Background: The simplified single-patch repair for atrioventricular septal defect seems an attractive alternative to conventional methods despite controversies on its suitability in hearts with a large ventricular scoop. Inasmuch as previous anatomic studies were conducted before the advent of this technique, we revisited this malformation with the aim to identify morphologic markers that may aid patient selection.
Methods: We examined 43 heart specimens: 31 with the complete form and 12 with the partial form of the malformation.
Results: In 16 hearts with the complete form, the scoop extended antero-superiorly beyond the atrioventricular junction, resulting in a skewed shape of the scoop. By contrast, none of the other hearts had such an extension and the scoop was nearly symmetric. Hearts with the extension had significantly narrower diameters of the left ventricular outflow tract (median [interquartile range]: 22% [17% to 33%]) than the complete form without the extension (38% [29% to 50%]; p = 0.01) and partial form (43% [25% to 50%]; p = 0.01). However, when the diameters were stratified with scoop depth, no obvious difference was found between the complete form with a deep scoop (defined as the depth of 60% or greater) and those with a shallower scoop (36% [24% to 49%] versus 28% [21% to 36%], respectively; p = 0.146), indicating that antero-superior extension had more impact on the tract size than scoop depth.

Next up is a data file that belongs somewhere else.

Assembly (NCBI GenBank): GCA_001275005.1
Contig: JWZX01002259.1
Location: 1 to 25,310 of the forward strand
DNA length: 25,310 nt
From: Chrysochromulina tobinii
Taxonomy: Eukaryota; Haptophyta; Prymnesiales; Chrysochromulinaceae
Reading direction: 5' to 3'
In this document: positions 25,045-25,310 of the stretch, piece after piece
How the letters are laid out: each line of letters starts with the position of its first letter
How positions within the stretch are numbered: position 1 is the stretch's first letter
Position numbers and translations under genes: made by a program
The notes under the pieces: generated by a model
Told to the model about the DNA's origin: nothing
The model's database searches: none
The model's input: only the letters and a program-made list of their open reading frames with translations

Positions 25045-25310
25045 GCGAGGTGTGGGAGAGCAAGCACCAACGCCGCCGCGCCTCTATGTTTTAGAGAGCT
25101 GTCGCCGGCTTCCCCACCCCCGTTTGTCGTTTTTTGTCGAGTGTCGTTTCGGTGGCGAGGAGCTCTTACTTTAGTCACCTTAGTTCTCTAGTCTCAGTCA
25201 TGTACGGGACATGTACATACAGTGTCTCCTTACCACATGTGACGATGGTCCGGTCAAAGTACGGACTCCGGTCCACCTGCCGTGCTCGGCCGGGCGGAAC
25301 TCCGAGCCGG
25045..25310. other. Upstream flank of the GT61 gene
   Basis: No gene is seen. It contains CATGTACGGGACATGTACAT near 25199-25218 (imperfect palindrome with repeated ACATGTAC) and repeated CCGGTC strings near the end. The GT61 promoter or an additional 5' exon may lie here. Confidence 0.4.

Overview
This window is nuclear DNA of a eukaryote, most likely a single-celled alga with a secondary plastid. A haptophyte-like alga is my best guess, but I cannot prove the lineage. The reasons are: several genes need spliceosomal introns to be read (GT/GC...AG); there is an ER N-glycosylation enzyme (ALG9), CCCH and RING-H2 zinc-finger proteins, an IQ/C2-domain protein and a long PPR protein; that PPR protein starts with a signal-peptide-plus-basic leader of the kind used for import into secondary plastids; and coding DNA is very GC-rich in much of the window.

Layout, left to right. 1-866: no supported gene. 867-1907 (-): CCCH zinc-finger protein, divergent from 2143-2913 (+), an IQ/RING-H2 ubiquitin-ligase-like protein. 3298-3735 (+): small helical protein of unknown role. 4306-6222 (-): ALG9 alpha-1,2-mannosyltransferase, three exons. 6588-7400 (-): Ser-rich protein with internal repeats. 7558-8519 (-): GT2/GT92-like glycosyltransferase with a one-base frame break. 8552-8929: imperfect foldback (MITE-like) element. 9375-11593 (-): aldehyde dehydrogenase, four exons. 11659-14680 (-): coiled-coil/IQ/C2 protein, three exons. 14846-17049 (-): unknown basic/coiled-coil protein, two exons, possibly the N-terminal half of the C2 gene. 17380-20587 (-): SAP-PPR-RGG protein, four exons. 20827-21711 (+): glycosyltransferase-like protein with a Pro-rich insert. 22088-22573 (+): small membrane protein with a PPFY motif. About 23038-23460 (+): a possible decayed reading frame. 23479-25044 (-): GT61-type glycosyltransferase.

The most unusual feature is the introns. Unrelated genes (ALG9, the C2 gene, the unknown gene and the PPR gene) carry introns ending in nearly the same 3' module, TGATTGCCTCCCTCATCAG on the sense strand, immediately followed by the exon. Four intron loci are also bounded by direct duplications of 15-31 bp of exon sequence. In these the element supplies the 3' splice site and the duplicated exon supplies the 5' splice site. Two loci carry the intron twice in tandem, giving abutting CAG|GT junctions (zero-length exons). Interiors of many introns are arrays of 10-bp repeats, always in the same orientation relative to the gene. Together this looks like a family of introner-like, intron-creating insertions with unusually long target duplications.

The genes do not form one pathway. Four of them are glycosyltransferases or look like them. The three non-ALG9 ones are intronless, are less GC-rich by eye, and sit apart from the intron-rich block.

Conclusions: The antero-superiorly extended and skewed scoop could lead to asymmetric configuration of the valvar leaflets and outflow tract obstruction if the simplified technique is applied. Therefore, not only scoop depth but also the antero-superior extension should be recognized when repairing this lesion.